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Aloha, Hawaii!! Mahalo for the Memories!

A beautiful day in Paradise

Aloha Readers!

We just got back last week from our vacation to Maui and the Big Island and it has been so hard to switch back from Island Time. Maui was my favorite of the two islands we visited – beautiful warm weather, crystal blue waters, black and white sand beaches, cool looking tropical plants and exotic wildlife to enjoy. The food and fruit…..well, not what I had envisioned at all. I was expecting to sample local dishes and fruits indigenous only to Hawaii. I really thought there would be so much fruit to try that I would running around like Carmen Miranda with a giant hat made out of fruit. But no, not at all. The hubs and I even went to a local Swap Meet/Farmer’s Market, but we were very disappointed when we didn’t find much fresh fruit and vegetable stands. There were plenty of little stands selling flower clips or leis made out of seashells, flowers and kukui nuts, but no exotic fruit to load up on. The hotel was the only place to eat fruit, and even then it was a little disappointing. We were eating the same fruit that I could get back home!!

It wasn’t until our Road to Hana expedition that I got to have my first fresh tropical fruit. The hubs and I pulled off at a little vista point overlooking a taro farm and the ocean. Parked right next to us was a little Toyota truck filled with coconuts in the truck bed. When I saw a woman get out of the truck and set up a sign advertising fresh coconuts, I couldn’t help but do a happy dance. I picked out my coconut, gave it to the woman to crack open and became amazed and a little nervous when she pulled out a a giant machete. I then realized that this was a one woman act.

Coconuts galore!

She held the coconut in one hand and with a frightening swing of her other arm chopped off the top. I personally thought she was going to lop off one of her fingers but am glad to report she didn’t. She then stuck a straw through the hole and handed over the whole fruit to me. Not only was my coconut the size of my head, it was heavy and filled to the top with coconut water. I have to say it was a very refreshing and satisfying drink on a hot day. After emptying my coconut I gave it back to the woman, who couldn’t have been any bigger than me. She then steadied it on the ground with one hand and used the other to chop open the fruit with her machete. When I got it back it was split in two with lots of meat in it. To my surprise it wasn’t very tender or overly sweet. She then explained that coconuts lose their sweetness as they age and the meat actually becomes thicker and crunchier with age. It still was a delicious coconut and I was pretty excited about it for the rest of the day.

I'm nuts for my coconut!

Do NOT try this at home!

We then got back on the road to Hana and ended up stopping at the Garden of Eden Arboretum. It’s an amazing garden full of walking trails with picturesque scenery, made up of beautiful flowers and plants indigenous to Hawaii. Another cool thing about this park is that there is a trail that takes you to see the cliffs that are in the opening scene in the Jurassic Park movie.This park is a must see for anyone who is traveling along the Road to Hana. We unfortunately didn’t have a lot of time to spend here, but we did take a small hike through some of the garden areas. Along the way, we met a man who we both thought was the groundskeeper.  We stopped and chatted with this nice man for a little while and watched as he tried to fish out avocados from a very large and old tree, using a small machete attached to a long stick. What we didn’t realize until after we left was that the very nice man who ended up taking a couple of pictures of us and giving me one of his avocados was actually Alan Bradbury, the owner of the botanical gardens.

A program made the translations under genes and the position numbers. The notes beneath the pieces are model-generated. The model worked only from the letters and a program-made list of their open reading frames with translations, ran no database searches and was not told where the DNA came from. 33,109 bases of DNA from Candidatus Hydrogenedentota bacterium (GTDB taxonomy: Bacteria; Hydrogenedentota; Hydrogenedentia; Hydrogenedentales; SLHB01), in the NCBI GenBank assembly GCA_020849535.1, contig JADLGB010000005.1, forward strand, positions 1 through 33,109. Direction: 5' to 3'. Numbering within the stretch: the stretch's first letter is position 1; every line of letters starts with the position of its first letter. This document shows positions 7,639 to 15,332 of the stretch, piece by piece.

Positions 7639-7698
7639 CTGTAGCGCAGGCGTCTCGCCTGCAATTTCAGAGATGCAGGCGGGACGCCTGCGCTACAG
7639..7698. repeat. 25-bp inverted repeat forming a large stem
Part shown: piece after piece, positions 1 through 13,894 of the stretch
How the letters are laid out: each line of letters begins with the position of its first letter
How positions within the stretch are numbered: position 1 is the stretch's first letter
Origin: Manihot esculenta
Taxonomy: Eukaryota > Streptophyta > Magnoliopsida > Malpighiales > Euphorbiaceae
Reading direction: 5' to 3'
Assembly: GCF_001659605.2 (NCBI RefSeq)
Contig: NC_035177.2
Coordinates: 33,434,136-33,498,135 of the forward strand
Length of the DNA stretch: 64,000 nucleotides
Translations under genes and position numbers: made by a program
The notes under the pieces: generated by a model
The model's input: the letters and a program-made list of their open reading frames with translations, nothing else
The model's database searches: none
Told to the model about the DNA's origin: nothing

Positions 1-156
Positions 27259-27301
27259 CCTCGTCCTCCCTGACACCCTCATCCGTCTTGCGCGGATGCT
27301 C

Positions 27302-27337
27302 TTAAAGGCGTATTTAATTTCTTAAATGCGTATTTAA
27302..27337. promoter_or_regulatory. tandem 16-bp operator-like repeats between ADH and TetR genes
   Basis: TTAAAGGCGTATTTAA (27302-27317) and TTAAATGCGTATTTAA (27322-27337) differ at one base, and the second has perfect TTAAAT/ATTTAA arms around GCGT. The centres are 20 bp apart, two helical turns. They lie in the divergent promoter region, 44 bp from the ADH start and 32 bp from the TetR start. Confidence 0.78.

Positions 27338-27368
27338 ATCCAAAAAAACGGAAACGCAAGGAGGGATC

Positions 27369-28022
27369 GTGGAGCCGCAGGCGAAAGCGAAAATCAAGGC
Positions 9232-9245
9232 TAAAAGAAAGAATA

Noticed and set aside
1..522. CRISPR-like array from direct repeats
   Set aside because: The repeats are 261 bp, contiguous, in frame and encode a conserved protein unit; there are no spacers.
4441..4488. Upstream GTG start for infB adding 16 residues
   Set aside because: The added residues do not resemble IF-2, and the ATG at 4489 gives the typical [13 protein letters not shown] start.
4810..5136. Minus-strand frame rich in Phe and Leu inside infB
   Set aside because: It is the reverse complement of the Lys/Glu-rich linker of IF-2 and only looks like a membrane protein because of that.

We took the avocado back to our condo and the hubs served it with our dinner that night. Hawaiian avocados are very different from those here in California. Hawaiian avocados are three times larger, a different color and have a sweeter, more buttery taste. It went very well with the Opa (moonfish) and brown rice the Hubs served for dinner that night. Not bad, considering we had a postage stamp-sized kitchen with ancient pans and a stove top that barely registered heat.

Pan fried Opa (moonfish) with truffle salt, brown rice and giant Hawaiian avocado

So I didn’t fulfill my dream of being Carmen Miranda for a day, but I did enjoy my trip to Maui and can’t wait to go back.  I think if I want fresh fruit, though, I’ll have to just stick to the hotel breakfast buffets.


About 1milagritos

If my camera's a-clickin' don't come in the kitchen! I'm The Husband's muse, personal photographer and royal taster. I love making and consuming baked goods, but my true weakness is dessert. If you value your life, don't stand between me and something sweet. To my Facebook friends I'm a food porn hustler and sometimes brutally honest critic - just ask my husband!


2 thoughts on “Aloha, Hawaii!! Mahalo for the Memories!

  1. We had the same fruit experience when we traveled to Hawaii, though I do remember eating a lot of fresh pineapple (though not all of it – some of the pineapple in a buffet was obviously canned – ugh!). Glad you had some fresh coconut and a wonderful vacation!

    Posted by theplumpalate | February 2, 2012, 8:49 pm
    • When I went to the big island, our second half of the vacation, I also ate a lot of pineapple at the hotel buffet. It was pretty good but always a little over ripe and sweet. But I ate it anyway. There was also fresh papaya but I didn’t like that one at all. It was definitely over ripe and the texture was a little to soft and mushy for me.

      Thanks for reading my post! I’m still a newbie at this.

      Posted by 1milagritos | February 3, 2012, 9:34 am

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